When I first launched our original hot sauces toward the end of 2015 on Kickstarter, hot sauces were everywhere - in the news, social media, and music. It was a great time, one where we were expanding to many locations, with various retailers.
Though I was seeing some traction, I moved home to North Jersey to grow WUJU. As fate would have it, I also had to start helping a lot at our family restaurants as my parents each developed some serious health issues.
Building WUJU and running my family restaurant together helped WUJU evolve. I saw greater potential in being a part of the broader Asian food market, rather than just hot sauce. The goal would be to challenge the norm of your traditional commercialized Asian sauces and food that have been on the shelves forever.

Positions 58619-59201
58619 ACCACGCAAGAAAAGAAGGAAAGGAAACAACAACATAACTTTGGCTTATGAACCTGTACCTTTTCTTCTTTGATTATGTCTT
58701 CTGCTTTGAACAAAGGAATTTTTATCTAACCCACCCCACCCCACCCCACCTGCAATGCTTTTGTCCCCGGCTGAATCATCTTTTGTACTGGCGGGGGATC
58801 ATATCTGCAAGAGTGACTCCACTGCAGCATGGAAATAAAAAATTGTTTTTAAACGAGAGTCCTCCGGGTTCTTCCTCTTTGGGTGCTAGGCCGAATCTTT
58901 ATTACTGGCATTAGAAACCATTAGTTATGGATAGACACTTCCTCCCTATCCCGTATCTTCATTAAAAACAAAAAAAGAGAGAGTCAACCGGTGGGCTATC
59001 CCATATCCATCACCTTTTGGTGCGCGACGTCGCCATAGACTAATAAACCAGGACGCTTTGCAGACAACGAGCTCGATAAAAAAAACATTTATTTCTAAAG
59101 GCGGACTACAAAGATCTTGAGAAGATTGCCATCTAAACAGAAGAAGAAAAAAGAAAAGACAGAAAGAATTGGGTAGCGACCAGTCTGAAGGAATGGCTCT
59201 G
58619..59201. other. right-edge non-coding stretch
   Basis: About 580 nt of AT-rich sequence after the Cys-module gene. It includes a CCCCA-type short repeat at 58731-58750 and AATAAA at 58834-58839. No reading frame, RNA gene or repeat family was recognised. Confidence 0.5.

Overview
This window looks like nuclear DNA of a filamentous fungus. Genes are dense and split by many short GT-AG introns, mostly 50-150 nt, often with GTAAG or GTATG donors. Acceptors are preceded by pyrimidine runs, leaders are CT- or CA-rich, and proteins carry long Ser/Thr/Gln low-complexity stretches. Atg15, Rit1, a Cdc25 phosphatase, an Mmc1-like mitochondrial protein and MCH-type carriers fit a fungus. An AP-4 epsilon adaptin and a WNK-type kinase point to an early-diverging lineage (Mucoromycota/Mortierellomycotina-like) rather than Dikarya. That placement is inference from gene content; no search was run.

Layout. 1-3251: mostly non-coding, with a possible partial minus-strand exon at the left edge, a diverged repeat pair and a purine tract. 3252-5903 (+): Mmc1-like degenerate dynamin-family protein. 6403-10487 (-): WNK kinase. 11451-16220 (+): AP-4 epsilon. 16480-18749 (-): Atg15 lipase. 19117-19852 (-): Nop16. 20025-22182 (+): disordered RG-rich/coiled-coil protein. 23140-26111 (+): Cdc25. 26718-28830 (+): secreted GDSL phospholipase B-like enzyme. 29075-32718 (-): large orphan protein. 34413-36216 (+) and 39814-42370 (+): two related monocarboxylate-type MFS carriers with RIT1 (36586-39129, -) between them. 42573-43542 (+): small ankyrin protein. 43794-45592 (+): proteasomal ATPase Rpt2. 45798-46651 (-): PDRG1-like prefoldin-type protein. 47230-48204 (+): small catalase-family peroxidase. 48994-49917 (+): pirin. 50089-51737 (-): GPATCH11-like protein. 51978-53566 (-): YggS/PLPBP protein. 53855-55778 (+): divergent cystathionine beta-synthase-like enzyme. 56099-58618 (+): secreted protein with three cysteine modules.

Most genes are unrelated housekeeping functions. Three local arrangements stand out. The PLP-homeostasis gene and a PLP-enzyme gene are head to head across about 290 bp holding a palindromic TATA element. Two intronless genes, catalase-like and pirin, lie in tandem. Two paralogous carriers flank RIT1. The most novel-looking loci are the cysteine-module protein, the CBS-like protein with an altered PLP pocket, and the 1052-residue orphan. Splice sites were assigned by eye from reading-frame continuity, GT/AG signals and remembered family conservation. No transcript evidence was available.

I felt WUJU could be the right platform because of mix of our products, story, and packaging. At the same time, the transition between our already curry, turmeric flavored hot sauces seemed to work organically. We had some relationships, and we'll use that to grow a true brand.
There's a lot more than the popularized Asian food that exists in this country and it would be amazing to help bridge that gap. Lastly, a critical reason hot sauces have been growing so rapidly is because of the rise in Asian and Hispanic-American population and their influences on food culture.
Let's make some changes not only in food, but also grow Asian culture in the U.S.